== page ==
Eventually, Sweden grabbed the winner as Emil Forsberg’s tame effort was cruelly deflected into the Switzerland net. A late red card for Michael Lang saw the Swiss down to 10 men, as Sweden kept a third clean sheet from four matches on their way to a quarter final against England.
Midfielder, 26, RB Leipzig
Forsberg operates on the left side of midfield for this Sweden team, and is one of their main attacking threats. His pace and desire to get forward mean that they often prioritise their counter-attacks down his flank. By linking up with Ola Toivonen, who likes to drop deep during transitions, Forsberg has the speed and agility to break free from recovering defenders.
When in possession, Forsberg (above) is also capable of driving infield, looking again to link up with Toivonen or Marcus Berg. From here, this enables left-back Ludwig Augustinsson to overlap – meaning Forsberg can offer an additional central presence to attack crosses and cut-backs.
Forward, 31, Al-Ain
Berg is Sweden’s main goal-scoring threat. He finished as not only Sweden’s top scorer in qualifying, but also within the whole of Group A – a group also featuring Kylian Mbappe, Antoine Griezmann and Arjen Robben to name but three.
Despite playing his club football in the UAE, the 31-year-old (above) has continued to perform well for the national team in the central attacking role previously inhabited by a certain Zlatan Ibrahimovic. Coupled with the hard-working Toivonen – the pair have a solid understanding that dates back to various youth teams – Berg is an adaptable striker who is mobile enough to lose defensive markers and finish on goal in tight areas. His direct movements will also add to the potency of Sweden’s counter-attacks, as he works to disorganise defences and create space for runners from deep. England’s back three are not in for an easy ride.
The Head Coach
Janne Andersson, 55
The current Swedish head coach (above) took charge of the national team in June 2016, after a successful domestic spell back in his native Sweden. Winning the Swedish league in 2015 with IFK Norrköping drastically increased his profile after a solid if unspectacular coaching career to that point.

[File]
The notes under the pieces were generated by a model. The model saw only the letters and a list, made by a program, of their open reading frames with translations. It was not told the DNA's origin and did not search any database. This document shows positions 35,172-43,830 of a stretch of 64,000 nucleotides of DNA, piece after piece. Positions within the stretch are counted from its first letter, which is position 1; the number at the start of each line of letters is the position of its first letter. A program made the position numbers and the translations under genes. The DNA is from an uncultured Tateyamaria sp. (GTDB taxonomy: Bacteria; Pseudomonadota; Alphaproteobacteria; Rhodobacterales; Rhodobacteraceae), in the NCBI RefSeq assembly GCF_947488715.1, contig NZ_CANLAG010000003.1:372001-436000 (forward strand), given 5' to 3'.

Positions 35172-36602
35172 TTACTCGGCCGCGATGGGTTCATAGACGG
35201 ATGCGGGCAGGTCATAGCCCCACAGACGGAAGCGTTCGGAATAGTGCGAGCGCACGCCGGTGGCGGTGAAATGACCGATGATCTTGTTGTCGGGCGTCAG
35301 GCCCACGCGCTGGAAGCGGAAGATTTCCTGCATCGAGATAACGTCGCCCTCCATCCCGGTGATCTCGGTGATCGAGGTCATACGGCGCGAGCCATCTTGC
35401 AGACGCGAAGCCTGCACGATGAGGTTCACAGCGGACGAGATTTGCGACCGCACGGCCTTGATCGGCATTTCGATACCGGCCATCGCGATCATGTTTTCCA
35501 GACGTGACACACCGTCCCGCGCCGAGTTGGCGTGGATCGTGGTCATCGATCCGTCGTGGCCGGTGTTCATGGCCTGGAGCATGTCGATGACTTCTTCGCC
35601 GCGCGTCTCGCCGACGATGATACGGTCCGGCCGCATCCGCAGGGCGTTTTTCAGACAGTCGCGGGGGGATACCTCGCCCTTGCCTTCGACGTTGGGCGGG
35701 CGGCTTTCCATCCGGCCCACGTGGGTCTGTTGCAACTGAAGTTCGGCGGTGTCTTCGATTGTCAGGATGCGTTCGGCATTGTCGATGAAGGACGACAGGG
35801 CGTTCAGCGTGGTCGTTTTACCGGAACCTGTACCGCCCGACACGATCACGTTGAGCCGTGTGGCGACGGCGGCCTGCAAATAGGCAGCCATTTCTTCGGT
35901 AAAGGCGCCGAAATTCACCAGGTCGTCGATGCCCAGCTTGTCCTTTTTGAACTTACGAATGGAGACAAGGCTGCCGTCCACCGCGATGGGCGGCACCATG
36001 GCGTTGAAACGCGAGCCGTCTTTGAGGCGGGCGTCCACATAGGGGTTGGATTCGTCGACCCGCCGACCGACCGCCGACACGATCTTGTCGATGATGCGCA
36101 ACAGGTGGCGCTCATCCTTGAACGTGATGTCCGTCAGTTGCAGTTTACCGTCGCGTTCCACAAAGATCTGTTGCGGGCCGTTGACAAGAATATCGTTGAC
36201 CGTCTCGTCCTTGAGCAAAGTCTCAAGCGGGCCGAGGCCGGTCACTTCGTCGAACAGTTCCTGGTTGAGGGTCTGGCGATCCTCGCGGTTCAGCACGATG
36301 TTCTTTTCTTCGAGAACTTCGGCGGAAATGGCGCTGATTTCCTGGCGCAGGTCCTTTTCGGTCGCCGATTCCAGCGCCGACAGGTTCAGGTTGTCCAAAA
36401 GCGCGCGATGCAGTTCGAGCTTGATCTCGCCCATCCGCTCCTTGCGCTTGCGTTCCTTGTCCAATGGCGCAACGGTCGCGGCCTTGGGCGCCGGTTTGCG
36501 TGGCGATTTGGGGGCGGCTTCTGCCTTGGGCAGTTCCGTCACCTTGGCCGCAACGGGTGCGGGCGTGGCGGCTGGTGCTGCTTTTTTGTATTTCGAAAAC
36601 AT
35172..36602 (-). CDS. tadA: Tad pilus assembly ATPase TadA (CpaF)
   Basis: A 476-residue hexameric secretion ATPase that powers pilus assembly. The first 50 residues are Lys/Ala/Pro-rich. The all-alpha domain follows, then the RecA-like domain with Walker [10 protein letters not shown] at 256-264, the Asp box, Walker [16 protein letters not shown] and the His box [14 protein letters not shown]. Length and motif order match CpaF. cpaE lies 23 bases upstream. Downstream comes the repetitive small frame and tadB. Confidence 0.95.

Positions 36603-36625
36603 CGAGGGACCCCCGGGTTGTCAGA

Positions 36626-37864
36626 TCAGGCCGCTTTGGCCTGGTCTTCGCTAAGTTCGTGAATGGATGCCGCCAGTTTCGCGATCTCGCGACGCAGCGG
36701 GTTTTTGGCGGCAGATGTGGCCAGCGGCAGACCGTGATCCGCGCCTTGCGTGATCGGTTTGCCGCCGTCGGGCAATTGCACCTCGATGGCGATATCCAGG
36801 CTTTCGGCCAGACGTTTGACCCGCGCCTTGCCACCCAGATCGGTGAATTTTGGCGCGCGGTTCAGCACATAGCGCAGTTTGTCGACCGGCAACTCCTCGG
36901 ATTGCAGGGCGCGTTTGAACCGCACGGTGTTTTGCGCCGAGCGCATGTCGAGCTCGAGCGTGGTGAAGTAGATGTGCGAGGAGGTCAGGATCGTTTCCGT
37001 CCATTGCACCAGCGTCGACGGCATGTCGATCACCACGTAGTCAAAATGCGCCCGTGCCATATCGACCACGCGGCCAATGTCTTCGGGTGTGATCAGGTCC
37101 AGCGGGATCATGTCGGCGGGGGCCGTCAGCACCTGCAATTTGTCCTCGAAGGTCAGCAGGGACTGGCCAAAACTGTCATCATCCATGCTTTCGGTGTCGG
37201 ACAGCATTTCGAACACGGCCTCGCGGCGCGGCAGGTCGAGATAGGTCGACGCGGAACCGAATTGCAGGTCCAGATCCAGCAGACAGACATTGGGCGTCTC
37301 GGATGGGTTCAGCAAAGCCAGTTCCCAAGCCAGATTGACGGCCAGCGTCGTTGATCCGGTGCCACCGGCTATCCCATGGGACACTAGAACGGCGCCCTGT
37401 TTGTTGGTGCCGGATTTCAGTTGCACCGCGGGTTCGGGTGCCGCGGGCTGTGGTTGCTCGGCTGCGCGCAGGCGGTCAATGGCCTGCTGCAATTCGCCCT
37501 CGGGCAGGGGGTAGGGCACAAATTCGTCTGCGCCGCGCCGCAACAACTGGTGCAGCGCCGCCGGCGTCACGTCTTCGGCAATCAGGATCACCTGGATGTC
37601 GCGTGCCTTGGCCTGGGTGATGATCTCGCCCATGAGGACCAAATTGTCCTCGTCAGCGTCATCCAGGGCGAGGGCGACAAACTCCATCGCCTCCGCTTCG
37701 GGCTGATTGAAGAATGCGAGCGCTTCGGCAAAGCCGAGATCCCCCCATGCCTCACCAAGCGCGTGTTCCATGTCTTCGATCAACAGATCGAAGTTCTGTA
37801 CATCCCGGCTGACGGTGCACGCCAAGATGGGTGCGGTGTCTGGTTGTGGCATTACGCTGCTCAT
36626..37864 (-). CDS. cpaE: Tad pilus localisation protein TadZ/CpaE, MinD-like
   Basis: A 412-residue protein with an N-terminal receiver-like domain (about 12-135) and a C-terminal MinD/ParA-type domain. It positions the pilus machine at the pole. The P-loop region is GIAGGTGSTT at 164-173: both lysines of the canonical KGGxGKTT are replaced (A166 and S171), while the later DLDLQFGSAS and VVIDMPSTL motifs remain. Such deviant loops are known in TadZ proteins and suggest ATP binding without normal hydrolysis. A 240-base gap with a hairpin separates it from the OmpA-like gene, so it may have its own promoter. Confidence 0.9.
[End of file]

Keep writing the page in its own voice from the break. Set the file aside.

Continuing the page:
Andersson’s preferred 4-4-2 formation has been a staple of his management, as he currently deploys this structure with the national team. Basing his side on transitional moments, Sweden have impressed with their defensive organisation and their ability to frustrate and, in the case of both France and Italy on their way to Russia, defeat the supposed giants of world football. Three clean sheets in four matches so far is a testament to the defensive foundations Andersson prefers to build upon. With effective set-pieces and consistently effective counter-attacks, he is in charge of an excellent out-of-possession team.
Sweden are very comfortable when out of possession. They employ a basic 4-4-2 structure, often bringing all 11 players behind the ball. Within the midfield and defensive units, they are extremely co-ordinated with regards to their spatial compactness. Reducing the gaps between their defensive lines is of paramount importance, as they utilise a position-oriented approach. Any time the ball is moved into and received within this structure, both units collapse on one another, effectively reducing the central space to a minimum (above).